Earlier this year the Guardian printed a list of organisations across the country which are closing or losing services as part of the public spending cuts agenda. It’s not difficult to see who will be affected or rather who won’t be affected by the loss of valuable community services. Libraries, the Arts, leisure facilities, voluntary groups, support for the homeless, those struggling with addiction, older people, young people, the sick and the unemployed are all now facing the daily realities of having their government grants either cut or taken away.
The development of talking rubbish bins which congratulate you for using them seems not only bizarre but a flagrant waste of resources. The bins are being brought to the streets by Keep Britain Tidy, who are running a Love Where You Live campaign. Keep Britain Tidy is part-funded by the Government through Defra (Department for Environment, Food and Rural Affairs) and they work closely with other Government departments, such as the Anti-Social Behaviour Unit in the Home Office and the Department for Communities and Local Government.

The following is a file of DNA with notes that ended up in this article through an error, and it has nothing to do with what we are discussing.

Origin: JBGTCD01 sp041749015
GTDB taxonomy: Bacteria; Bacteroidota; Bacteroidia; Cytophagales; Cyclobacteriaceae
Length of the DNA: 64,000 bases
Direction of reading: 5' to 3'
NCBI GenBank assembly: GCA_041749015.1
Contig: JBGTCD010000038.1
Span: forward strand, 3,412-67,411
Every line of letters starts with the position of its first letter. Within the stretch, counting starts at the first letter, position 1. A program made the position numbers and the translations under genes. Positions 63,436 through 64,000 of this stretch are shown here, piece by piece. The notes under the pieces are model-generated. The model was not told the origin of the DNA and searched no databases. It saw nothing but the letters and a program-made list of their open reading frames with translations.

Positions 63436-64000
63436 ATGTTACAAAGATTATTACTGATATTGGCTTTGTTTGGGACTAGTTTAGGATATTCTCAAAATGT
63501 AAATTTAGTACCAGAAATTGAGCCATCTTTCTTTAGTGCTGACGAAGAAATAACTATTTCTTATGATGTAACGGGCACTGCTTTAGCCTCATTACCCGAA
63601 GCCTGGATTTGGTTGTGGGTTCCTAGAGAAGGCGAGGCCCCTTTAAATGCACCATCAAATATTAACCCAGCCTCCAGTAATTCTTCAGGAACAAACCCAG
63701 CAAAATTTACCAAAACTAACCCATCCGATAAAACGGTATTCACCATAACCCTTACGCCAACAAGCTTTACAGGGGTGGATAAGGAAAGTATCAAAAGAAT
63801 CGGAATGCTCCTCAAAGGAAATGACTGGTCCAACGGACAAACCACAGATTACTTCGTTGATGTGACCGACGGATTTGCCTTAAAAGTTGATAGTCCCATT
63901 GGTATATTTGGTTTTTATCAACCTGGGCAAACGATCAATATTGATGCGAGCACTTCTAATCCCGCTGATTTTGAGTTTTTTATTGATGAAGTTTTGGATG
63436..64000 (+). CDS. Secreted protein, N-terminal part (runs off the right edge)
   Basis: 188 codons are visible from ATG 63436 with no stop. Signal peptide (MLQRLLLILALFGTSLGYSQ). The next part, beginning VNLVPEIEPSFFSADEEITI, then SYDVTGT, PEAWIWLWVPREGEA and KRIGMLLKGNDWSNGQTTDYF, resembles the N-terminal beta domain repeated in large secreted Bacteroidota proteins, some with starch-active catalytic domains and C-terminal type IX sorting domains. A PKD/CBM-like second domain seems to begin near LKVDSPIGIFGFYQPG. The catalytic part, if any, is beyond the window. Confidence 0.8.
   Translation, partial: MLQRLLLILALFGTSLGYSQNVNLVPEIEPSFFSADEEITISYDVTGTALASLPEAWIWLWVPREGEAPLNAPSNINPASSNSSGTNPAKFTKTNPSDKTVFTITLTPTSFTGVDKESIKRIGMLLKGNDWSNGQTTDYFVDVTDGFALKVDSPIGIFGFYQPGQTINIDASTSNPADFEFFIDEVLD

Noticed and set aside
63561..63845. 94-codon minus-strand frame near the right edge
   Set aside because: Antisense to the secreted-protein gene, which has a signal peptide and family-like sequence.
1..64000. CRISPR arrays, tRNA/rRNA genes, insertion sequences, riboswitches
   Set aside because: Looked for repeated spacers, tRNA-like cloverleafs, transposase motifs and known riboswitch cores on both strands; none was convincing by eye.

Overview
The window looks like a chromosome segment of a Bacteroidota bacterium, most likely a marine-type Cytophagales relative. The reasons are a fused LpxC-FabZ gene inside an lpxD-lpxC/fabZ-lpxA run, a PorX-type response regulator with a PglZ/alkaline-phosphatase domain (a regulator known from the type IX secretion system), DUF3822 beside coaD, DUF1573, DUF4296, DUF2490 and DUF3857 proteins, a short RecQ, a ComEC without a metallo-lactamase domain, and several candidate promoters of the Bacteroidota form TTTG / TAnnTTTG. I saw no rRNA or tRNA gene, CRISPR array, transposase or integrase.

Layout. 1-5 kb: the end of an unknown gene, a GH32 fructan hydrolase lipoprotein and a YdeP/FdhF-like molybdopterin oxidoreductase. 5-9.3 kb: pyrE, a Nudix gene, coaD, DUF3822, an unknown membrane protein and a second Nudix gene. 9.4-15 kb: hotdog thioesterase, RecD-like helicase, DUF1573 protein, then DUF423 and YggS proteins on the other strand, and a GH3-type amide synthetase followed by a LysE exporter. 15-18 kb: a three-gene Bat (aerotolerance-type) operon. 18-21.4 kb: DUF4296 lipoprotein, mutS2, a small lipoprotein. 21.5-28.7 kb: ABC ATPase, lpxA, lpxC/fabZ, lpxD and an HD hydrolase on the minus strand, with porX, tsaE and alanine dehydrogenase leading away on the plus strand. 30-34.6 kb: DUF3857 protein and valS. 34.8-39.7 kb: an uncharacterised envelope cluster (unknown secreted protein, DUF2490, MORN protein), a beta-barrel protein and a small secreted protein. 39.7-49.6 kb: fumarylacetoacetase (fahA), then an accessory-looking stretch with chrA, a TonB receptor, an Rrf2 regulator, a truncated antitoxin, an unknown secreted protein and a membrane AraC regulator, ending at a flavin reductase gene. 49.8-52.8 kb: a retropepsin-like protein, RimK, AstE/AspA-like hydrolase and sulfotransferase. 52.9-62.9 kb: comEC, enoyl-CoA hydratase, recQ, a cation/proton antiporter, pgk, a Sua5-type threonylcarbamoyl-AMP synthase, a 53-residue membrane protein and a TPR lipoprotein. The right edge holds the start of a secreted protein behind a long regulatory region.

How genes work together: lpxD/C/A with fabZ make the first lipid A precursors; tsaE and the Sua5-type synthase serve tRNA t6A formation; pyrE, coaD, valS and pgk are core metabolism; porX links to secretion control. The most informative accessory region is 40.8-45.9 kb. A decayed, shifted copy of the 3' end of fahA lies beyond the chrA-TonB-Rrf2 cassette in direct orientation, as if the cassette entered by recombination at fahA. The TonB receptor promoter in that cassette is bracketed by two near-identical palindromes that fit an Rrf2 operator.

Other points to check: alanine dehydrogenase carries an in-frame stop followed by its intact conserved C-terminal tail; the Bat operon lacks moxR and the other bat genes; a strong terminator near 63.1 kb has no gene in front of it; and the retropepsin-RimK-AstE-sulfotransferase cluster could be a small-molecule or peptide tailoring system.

Some of the London bins will burst into song when litter is thrown into them, with tunes including I’m Singing in the Bin and Rubbish Keeps Falling on my Head. I don’t get it. Either we are suffering an economic crisis or not. Welfare is more important than hearing Actress Amanda Holden’s recording of “Yes! Do that again!” or former cricketer Phil Tufnell calling out “Howzat!” whenever a piece of litter is deposited. “We wanted to find a way to make bins enjoyable,” says Colette Hiller, director of Sing London who are also involved in the project. I have a suggestion. Forget making bins enjoyable. How about concentrating on people instead?